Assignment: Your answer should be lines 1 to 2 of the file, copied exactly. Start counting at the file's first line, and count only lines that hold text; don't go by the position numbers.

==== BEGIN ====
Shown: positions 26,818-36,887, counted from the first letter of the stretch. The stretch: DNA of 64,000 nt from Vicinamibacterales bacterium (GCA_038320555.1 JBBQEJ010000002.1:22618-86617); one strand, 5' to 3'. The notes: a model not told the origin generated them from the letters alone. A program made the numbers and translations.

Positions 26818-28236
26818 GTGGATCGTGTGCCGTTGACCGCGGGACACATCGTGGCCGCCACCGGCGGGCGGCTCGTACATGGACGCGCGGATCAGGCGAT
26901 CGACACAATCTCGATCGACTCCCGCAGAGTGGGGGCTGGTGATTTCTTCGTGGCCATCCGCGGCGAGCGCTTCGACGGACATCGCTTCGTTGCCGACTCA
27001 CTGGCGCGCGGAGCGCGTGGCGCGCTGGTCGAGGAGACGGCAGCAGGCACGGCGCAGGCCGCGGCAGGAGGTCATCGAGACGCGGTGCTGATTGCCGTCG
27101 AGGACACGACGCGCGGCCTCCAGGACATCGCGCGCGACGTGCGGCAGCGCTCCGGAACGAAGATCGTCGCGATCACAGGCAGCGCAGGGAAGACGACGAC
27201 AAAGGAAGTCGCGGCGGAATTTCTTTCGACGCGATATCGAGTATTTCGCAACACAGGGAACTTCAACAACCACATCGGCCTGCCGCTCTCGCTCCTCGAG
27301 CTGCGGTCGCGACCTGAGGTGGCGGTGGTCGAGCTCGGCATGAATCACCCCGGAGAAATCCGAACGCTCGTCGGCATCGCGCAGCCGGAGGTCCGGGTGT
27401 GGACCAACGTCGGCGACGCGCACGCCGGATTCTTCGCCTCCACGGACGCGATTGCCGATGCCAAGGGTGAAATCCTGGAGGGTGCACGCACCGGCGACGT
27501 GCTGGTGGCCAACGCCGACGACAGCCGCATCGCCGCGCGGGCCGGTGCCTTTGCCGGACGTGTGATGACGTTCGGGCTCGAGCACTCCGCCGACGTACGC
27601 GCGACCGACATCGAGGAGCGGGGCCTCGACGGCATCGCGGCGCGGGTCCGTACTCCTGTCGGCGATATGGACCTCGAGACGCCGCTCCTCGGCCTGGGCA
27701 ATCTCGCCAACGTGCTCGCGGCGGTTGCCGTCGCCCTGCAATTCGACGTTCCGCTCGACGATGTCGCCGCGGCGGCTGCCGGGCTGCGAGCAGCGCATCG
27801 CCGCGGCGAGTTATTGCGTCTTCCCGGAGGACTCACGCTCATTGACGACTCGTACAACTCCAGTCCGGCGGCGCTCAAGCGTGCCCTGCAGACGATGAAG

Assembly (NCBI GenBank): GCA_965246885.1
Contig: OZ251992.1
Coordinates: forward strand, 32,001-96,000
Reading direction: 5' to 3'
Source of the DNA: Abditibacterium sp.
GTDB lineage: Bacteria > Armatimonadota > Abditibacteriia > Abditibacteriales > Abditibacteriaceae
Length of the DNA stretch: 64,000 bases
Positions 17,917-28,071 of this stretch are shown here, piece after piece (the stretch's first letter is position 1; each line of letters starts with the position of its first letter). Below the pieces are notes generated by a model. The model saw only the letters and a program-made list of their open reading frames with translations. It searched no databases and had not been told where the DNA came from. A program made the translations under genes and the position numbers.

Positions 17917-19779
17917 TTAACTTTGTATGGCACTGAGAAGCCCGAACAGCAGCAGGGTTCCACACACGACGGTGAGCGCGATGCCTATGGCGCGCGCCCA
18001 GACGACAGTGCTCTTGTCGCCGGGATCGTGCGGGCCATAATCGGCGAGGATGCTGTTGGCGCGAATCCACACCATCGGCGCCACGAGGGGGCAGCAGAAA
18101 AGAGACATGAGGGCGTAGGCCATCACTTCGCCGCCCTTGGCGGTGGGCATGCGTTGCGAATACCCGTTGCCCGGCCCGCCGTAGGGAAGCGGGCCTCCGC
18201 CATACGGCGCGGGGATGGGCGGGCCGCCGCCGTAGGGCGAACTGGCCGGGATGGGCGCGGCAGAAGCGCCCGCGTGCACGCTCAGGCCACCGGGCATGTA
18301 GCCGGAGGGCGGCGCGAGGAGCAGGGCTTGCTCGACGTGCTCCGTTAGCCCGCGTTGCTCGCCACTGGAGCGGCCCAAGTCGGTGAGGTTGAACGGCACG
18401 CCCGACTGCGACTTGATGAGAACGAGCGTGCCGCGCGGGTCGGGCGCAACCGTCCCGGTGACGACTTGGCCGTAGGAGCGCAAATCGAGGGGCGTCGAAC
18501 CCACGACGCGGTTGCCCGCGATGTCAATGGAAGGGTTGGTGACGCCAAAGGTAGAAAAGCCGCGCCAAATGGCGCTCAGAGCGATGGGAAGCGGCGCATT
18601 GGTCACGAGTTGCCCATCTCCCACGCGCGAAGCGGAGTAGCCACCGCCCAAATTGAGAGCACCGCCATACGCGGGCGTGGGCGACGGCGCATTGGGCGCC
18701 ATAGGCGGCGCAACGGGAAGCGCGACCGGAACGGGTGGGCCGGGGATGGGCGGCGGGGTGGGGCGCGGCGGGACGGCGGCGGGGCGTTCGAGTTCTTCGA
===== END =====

Shown: positions 26,818-36,887, counted from the first letter of the stretch. The stretch: DNA of 64,000 nt from Vicinamibacterales bacterium (GCA_038320555.1 JBBQEJ010000002.1:22618-86617); one strand, 5' to 3'. The notes: a model not told the origin generated them from the letters alone. A program made the numbers and translations.

Positions 26818-28236